Sadly, in the grand scheme of history Agitation Free are often seen as more of a farm team than as artists in their own right, since members ended up in such units as Tangerine Dream, Ash Ra Tempel, and Guru Guru. This, sadly, does a great injustice to how fucking good Agitation Free actually are in their own right.

For as free as they are (or can be) there is considerably better musicianship than in most other improv rock bands. At no point do they sound on the verge of collapse unless intentionally so, yet they can still space and free out and up pefectly. Their synthesizer work! Gawdamn! It's flat out perfection! Overflowing with actually unique sounds and fitting perfectly into the compositions and never overtly flashy even when its the focus. Why do you not hear more people raving about this band!

You owe it to yourself, right now, to listen to 'Through the Moods' from "At the Cliffs of River Rhineand hear a band that knows exactly what the fuck it's doing and how fucking cool synthesizers can be. If that isn't enough to make you shit your pants then listen to 'Haunted Island' from "2nd" and unleash a heavy monster of a closing track, not to mention that the filtered vocals are absolutely brilliant.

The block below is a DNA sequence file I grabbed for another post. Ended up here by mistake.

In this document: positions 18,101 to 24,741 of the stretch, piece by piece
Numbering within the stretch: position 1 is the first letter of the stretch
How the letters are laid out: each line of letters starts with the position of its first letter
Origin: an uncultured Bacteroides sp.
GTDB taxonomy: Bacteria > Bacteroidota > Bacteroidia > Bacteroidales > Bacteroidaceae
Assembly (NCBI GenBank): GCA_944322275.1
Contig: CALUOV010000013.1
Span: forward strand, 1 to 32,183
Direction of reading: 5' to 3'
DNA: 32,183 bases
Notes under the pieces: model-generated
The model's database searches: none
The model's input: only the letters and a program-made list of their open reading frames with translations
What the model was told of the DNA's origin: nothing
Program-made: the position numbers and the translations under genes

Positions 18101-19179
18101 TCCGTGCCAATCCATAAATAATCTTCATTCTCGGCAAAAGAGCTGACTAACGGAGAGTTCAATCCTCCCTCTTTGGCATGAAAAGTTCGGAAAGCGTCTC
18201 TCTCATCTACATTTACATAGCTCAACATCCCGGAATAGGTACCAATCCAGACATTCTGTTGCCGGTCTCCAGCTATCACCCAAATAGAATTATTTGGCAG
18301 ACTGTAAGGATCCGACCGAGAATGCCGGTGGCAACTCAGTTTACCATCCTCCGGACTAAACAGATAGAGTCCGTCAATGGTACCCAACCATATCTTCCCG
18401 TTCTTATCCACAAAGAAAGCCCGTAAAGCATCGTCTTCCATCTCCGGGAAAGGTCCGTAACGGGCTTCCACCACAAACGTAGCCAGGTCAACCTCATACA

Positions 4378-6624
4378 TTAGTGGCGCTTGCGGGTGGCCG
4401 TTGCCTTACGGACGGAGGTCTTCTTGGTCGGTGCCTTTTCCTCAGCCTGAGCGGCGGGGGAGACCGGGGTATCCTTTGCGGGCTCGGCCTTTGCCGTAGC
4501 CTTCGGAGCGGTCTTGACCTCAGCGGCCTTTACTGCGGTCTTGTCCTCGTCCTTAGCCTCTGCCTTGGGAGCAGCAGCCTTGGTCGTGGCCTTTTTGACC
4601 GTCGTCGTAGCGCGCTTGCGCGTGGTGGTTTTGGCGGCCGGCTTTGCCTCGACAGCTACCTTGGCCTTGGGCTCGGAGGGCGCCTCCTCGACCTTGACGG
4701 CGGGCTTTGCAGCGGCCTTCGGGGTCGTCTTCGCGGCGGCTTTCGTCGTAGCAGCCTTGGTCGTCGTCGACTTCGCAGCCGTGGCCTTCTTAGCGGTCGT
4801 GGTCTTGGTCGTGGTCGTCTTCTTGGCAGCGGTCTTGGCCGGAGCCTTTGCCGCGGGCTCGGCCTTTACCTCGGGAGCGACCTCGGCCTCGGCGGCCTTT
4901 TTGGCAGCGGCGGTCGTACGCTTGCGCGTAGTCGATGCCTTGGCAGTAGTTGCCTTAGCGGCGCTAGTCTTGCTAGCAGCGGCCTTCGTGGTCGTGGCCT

Note: If you want to ever get me to give your record a good review do this trick, I am a sucker for it. Period. Check out the spot on the Orang-Utan LP where they do it.

There is an amazingly detailed history of the band on their website (seriously more bands need to write their history with this level of detail) that you should go check out:

Go listen to 'em, now.

Dig, digging, dug.


Doug said...

Duuude, looks nice. You'll have to help me set-up my header that i made.
I was plannin' on doing an Agitation Free post soon...but you nailed what I was feeling...I feel like Malesch and 2nd are the two most underrated Kraut records ever...I mean, I don't think they were even in krautrocksampler at all, were they? Crazy. I guess those records are still a little ahead of their time....the soundtrack of the near-future? Let's hope so.

electric pure land said...

No problem, fair sir.
My art school dropout + dotcom freelance days mean I learned CSS... so I can help away.

I just finalized my version of this post just now... I think right as you posted this... So it's now a little more clear...

But yeah...
Agitation Free are fucking underrated and face melting period.